Cornell University has lowered its COVID-19 alert level back to green, which means that cases are rare and transmission of the virus is controlled, after two days of no positive cases.
Cornell changed its alert level to yellow Sept. 3 after two clusters of positive cases emerged. These clusters were related to several small gatherings in which social distancing and mask-wearing were not observed. The majority of the initial cluster was made up of student-athletes, and the other cluster was made up of both Cornell and Tompkins Cortland Community College (TC3) students. TC3 held remote classes from Sept. 3 to 11 to allow for contact tracing after six students tested positive.
There are a total of 129 people involved in the initial cluster, with 48 positive cases and 81 people who had to be placed in quarantine, Frank Kruppa, Tompkins County public health director, said at the Tompkins County Legislature meeting Sept. 15. There were 52 people involved with the second cluster, with 14 positive cases and 38 people who were placed in quarantine.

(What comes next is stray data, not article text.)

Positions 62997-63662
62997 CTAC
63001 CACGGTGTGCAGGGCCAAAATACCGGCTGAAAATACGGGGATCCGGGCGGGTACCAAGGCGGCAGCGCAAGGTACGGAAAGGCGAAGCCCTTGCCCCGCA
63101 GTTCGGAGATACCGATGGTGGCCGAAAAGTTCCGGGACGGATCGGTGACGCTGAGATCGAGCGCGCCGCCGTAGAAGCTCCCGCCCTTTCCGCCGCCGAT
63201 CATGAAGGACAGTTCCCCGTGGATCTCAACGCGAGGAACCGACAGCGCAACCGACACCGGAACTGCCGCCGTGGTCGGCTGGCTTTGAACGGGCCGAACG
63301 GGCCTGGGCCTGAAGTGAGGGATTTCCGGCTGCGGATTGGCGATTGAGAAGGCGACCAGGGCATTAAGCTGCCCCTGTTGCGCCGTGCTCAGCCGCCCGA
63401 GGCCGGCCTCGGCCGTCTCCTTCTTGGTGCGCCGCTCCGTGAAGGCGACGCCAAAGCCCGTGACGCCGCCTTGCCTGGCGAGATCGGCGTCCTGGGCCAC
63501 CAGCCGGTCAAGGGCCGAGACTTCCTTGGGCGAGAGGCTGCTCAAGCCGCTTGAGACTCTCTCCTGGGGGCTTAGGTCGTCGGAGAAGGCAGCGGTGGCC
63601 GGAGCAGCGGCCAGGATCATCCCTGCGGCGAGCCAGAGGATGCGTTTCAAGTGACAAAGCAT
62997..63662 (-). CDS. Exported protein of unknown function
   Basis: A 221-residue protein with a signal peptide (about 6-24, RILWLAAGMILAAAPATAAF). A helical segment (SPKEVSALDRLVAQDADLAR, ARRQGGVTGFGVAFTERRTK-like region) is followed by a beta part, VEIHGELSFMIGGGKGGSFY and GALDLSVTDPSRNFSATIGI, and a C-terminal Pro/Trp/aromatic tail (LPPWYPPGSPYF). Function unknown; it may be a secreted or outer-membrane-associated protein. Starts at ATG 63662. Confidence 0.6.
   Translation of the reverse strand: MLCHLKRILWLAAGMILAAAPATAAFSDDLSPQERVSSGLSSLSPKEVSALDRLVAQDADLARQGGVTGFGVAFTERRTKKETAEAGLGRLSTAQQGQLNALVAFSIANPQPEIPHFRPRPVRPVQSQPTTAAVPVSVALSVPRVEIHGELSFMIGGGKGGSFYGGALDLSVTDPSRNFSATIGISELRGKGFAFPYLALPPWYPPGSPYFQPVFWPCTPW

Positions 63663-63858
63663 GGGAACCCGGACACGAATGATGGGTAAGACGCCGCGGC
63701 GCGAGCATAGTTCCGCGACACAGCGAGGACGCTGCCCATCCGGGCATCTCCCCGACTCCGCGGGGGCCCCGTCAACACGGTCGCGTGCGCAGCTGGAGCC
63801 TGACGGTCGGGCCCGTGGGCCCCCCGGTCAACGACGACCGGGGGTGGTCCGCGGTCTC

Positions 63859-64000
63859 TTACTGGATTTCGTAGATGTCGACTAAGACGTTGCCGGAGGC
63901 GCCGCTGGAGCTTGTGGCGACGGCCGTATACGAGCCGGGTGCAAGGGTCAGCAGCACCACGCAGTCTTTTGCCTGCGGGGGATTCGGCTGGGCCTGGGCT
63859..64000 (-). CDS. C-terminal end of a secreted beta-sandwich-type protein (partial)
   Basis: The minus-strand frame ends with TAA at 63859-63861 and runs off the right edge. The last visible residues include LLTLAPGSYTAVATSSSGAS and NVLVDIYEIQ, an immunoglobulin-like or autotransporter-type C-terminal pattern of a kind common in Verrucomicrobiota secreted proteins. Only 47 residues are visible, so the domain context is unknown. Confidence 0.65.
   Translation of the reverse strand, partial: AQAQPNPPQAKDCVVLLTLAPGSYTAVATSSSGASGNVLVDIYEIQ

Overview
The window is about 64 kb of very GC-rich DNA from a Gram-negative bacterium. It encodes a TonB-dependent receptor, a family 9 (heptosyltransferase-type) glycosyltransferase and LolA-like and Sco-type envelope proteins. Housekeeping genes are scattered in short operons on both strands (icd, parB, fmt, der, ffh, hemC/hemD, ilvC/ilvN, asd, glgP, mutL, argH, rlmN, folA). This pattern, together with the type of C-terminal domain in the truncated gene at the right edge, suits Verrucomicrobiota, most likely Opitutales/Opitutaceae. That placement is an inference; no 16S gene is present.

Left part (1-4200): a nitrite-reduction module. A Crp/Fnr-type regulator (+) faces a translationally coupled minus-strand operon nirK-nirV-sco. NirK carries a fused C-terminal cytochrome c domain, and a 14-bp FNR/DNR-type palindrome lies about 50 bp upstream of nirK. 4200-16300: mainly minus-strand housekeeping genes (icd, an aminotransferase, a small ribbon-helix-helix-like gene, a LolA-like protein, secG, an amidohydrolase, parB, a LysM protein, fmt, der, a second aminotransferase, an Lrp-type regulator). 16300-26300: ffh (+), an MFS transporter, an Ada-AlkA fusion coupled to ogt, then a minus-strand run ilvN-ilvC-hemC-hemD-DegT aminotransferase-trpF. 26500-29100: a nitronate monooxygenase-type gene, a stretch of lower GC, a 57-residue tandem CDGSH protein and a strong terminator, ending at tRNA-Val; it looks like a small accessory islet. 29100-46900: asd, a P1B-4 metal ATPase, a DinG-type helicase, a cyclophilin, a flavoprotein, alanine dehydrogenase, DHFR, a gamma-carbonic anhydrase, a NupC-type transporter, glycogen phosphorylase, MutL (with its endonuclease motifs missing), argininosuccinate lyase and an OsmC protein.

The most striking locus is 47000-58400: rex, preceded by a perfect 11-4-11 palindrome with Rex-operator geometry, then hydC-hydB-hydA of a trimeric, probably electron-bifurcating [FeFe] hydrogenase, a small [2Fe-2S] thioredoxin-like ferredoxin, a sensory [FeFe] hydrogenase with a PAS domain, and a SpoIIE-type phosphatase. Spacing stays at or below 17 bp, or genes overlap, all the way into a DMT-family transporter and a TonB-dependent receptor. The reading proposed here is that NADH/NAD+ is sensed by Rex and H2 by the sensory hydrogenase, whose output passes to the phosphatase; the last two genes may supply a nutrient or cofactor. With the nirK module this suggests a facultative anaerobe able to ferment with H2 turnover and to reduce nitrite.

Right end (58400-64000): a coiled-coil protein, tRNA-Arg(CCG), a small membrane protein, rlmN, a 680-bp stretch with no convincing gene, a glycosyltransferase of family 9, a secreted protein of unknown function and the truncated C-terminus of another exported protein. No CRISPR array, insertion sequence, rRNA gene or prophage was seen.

There were 29 new positive cases at Cornell during the week of Sept. 8 and a total of 95 cases overall at Cornell, as of Sept. 15. The shift back to a green alert level means that the spread of the virus is controlled, but students are still asked to wear masks, wash their hands and socially distance. The capacity of on-campus spaces will be 50% or less, and student gatherings must have 10 or fewer people. Everyone should wear masks and maintain physical distance. Visitors are not allowed on campus and travel is discouraged.
There are 39 active positive cases and 383 total positive cases in Tompkins County as of Sept. 15. Since July, there has been an increase of positive cases among the ages of 10–19 from 6% of total cases to 25% of total cases, Kruppa said at the legislature meeting. The number of positive cases among the 20–29 age range has also increased from 30% of total cases to 36% of total cases.
“That makes sense when we’re talking about higher education–centered clusters,” Kruppa said at the meeting. “What we have found is our clusters have been driven by newer students to higher education, so freshmen students that are in that 17, 18, 19 age range.”
There are four active positive cases at Ithaca College as of Sept. 14, according to the college’s COVID dashboard. There have been a total of six positive cases at the college since Aug. 14.
Testing for students and employees who are asymptomatic takes place at the Athletics and Events Center. Testing is available from 8 a.m. to 4 p.m. Sept. 16, 22, 23, 29 and 30. Those who are experiencing symptoms are not allowed on campus and must go to the sampling site at The Shops at Ithaca Mall.